In the case of MgSO4, the oxidation state of Mg can be determined by considering the overall charge of the compound (which is 0) and the known oxidation states of the other elements (S in this case has an oxidation state of +6). This means that Mg must have an oxidation state of +2 to balance out the overall charge.

As you continue to study chemistry, you will learn more about the properties of elements and how they affect their oxidation states. This will help you develop a better understanding of how to assign oxidation states in more complex compounds. Additionally, practicing with different compounds and seeking help from your teacher or classmates can also improve your skills in this area.

Remember, assigning oxidation states is not an exact science and there may be exceptions to the rules. However, with practice and a solid understanding of chemical bonding, you will become more confident in assigning oxidation states.
 

Related to Assigning Oxidation States: Rules & Lewis Structures

1. What are oxidation states and why are they important in chemistry?

Oxidation states, also known as oxidation numbers, are a measure of the degree of oxidation of an atom in a molecule or ion. They indicate the number of electrons that an atom has gained or lost in order to form a chemical bond. This is important in chemistry because it allows us to predict the reactivity and behavior of molecules, as well as track the transfer of electrons in chemical reactions.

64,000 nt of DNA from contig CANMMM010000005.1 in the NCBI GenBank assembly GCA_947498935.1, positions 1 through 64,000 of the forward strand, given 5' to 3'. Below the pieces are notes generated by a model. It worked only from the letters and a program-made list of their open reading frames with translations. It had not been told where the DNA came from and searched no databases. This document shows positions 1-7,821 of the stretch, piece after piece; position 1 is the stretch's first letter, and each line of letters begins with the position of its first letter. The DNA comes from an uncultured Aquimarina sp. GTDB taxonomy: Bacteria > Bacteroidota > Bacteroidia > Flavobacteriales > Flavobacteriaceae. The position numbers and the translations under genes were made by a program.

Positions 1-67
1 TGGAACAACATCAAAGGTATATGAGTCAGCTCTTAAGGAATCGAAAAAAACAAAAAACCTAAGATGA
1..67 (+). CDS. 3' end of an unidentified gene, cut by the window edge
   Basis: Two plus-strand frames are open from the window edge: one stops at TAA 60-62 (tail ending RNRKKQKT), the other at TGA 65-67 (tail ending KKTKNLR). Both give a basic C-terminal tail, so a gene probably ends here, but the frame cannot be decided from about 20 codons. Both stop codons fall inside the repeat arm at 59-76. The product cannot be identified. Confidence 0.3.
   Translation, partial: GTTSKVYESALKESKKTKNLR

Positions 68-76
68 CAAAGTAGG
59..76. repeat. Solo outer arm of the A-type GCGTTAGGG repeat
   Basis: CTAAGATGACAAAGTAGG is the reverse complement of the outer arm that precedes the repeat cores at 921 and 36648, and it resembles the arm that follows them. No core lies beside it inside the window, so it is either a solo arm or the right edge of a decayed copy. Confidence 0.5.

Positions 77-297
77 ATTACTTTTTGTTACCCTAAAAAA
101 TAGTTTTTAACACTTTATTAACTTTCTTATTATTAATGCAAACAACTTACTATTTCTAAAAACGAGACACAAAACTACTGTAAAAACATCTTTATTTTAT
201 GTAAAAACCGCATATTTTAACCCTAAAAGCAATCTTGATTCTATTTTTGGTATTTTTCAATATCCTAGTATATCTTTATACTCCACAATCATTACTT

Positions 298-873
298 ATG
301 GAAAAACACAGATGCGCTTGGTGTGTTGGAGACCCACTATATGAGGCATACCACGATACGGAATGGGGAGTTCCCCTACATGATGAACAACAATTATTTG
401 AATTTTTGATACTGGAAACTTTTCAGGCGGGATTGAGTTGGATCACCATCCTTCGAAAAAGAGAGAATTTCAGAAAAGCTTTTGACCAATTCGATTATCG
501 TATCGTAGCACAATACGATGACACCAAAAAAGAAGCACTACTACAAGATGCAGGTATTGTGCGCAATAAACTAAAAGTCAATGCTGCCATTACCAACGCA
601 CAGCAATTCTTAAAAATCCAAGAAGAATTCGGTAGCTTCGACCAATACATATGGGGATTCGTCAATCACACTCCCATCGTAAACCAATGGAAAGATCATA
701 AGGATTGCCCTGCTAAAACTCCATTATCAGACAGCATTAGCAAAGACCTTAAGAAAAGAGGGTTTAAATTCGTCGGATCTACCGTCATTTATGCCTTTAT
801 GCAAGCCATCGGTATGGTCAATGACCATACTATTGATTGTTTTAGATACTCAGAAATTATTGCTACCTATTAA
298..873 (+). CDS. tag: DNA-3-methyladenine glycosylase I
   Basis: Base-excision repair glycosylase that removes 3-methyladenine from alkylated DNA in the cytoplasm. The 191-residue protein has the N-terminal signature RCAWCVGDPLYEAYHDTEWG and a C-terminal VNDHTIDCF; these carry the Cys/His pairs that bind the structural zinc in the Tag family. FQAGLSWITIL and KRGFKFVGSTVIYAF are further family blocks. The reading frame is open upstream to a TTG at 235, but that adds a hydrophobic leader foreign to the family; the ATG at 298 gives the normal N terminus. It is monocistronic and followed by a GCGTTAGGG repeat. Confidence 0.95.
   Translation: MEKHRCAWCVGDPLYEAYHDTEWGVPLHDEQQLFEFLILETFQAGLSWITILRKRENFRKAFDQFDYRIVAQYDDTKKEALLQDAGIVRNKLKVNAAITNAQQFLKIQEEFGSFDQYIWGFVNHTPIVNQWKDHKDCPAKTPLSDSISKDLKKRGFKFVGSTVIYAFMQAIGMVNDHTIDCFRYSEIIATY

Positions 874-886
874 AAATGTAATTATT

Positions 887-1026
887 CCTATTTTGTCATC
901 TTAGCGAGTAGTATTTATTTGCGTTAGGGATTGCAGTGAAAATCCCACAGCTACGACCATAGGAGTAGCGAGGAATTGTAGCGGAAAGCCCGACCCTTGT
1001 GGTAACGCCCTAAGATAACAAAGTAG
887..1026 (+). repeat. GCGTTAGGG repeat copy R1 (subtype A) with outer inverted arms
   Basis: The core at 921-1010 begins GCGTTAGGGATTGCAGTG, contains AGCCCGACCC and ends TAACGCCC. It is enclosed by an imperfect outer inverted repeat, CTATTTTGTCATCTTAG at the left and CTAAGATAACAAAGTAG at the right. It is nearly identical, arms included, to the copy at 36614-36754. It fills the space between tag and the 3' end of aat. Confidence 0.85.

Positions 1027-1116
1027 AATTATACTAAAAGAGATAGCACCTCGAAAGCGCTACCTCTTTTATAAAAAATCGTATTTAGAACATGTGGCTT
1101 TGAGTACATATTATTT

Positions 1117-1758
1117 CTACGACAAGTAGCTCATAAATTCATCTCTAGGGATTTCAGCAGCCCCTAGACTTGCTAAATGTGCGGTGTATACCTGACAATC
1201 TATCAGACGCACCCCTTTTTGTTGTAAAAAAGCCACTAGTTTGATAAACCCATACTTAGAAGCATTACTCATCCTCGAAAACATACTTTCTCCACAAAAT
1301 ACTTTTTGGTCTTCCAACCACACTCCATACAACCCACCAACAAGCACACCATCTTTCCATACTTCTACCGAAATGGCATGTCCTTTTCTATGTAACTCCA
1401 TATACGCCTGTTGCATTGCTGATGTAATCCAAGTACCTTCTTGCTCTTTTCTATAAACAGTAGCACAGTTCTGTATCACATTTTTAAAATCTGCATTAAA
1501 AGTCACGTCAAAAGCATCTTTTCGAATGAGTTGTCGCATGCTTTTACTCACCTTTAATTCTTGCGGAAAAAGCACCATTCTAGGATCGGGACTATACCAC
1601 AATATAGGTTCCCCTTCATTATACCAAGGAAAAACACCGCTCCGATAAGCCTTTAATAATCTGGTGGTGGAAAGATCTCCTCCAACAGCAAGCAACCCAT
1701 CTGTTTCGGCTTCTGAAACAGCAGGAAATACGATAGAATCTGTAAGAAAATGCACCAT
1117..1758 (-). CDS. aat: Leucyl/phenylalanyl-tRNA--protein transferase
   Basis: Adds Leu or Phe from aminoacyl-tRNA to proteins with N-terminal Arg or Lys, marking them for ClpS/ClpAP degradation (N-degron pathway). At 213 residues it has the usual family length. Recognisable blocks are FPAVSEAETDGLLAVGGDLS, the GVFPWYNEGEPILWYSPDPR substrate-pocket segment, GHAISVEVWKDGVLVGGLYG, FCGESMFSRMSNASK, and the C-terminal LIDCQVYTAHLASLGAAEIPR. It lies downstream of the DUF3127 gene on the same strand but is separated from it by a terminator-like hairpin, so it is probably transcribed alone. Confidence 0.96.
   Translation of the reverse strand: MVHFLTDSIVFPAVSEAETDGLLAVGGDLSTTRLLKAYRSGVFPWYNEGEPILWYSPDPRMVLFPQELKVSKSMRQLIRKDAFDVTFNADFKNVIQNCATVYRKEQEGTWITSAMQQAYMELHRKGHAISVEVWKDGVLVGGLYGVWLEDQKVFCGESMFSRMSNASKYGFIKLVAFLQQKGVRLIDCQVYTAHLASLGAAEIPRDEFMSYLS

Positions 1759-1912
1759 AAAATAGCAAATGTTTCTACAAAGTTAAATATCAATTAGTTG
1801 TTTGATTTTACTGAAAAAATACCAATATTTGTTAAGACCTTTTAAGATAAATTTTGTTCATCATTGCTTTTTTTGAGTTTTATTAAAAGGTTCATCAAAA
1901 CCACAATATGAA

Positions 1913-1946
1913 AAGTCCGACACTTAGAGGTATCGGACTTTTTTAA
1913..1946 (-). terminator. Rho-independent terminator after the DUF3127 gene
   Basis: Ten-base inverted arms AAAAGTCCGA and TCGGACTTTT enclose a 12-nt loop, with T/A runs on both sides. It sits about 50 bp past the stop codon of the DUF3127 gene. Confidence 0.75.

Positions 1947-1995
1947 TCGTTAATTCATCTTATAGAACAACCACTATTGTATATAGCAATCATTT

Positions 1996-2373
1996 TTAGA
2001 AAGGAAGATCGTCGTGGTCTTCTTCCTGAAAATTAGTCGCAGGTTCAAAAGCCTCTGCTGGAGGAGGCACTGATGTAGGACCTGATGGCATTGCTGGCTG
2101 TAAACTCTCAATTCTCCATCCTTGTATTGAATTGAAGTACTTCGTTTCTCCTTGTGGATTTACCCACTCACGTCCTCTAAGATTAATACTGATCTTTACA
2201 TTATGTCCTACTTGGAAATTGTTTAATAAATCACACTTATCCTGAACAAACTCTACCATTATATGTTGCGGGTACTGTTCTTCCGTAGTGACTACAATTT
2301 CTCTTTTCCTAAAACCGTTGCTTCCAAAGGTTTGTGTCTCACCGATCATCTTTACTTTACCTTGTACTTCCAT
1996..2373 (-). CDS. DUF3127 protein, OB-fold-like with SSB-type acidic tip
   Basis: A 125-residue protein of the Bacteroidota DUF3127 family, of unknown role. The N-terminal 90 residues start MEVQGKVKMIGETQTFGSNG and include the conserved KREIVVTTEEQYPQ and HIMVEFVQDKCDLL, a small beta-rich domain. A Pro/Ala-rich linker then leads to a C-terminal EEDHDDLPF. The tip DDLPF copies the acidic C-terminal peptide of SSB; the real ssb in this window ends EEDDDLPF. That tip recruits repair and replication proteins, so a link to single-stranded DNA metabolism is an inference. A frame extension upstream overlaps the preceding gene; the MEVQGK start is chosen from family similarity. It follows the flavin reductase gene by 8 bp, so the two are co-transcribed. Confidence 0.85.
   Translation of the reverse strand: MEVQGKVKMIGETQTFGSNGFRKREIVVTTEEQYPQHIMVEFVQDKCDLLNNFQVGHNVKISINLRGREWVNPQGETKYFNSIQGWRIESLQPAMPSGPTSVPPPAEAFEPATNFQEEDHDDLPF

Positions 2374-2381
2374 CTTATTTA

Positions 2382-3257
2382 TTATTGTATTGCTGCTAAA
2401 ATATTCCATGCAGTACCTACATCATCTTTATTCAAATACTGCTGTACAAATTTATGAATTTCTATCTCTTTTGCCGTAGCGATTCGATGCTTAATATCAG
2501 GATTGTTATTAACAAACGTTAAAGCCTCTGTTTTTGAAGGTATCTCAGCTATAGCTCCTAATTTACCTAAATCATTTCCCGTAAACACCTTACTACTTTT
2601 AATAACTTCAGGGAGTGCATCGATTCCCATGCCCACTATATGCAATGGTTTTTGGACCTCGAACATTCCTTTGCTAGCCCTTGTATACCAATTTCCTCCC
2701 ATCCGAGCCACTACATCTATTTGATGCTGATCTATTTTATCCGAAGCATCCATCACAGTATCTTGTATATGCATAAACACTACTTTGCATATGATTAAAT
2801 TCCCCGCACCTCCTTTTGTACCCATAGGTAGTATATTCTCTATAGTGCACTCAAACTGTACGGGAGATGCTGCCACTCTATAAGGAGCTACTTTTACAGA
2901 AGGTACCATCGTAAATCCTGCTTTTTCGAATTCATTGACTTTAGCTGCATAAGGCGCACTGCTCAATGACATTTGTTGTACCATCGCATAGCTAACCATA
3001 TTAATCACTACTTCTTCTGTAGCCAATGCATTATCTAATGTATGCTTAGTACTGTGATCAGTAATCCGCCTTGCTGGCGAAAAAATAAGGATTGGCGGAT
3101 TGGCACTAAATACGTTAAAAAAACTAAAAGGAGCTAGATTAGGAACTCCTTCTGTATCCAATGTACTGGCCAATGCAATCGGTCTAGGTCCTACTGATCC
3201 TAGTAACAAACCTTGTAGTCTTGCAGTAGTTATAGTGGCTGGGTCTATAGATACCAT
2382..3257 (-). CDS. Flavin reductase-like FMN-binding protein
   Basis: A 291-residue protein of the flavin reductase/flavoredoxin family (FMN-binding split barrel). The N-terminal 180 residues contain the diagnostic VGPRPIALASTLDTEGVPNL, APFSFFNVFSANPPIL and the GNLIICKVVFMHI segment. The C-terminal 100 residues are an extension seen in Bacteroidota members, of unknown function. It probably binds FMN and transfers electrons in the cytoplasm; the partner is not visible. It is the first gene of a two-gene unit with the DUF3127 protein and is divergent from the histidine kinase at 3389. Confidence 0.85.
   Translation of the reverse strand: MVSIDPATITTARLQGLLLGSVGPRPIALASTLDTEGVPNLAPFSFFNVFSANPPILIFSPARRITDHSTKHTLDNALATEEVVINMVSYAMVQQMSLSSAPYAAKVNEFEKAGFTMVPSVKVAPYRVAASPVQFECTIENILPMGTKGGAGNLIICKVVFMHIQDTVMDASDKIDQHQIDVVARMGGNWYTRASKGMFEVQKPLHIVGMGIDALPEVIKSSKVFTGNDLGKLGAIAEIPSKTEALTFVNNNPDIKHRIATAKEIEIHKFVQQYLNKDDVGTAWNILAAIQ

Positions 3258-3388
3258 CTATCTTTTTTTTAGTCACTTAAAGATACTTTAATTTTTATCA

2. What are the rules for assigning oxidation states?

There are several rules for assigning oxidation states, but the most commonly used ones are:

  • The oxidation state of an uncombined element is always 0.
  • The oxidation state of a monatomic ion is equal to its charge.
  • The oxidation state of oxygen in most compounds is -2, except in peroxides where it is -1.
  • The oxidation state of hydrogen in most compounds is +1, except in metal hydrides where it is -1.
  • The sum of oxidation states in a neutral molecule is always 0, and in an ion it is equal to the charge of the ion.

3. How do I determine the oxidation state of an element in a compound?

To determine the oxidation state of an element in a compound, you can follow these steps:

  1. Identify the overall charge of the compound.
  2. Use the rules for assigning oxidation states to determine the oxidation state of the element in the compound.
  3. Check if the sum of oxidation states in the compound is equal to the overall charge.

4. How do oxidation states relate to Lewis structures?

Oxidation states can be used to determine the placement of atoms in Lewis structures. The more electronegative atom in a bond will have a negative oxidation state, while the less electronegative atom will have a positive oxidation state. This can help in drawing the correct Lewis structure for a molecule.

5. Can oxidation states change in a molecule?

Yes, oxidation states can change in a molecule through chemical reactions. This is because during a reaction, electrons can be transferred from one atom to another, resulting in a change in oxidation state for those atoms. However, the overall sum of oxidation states in a molecule will always remain constant.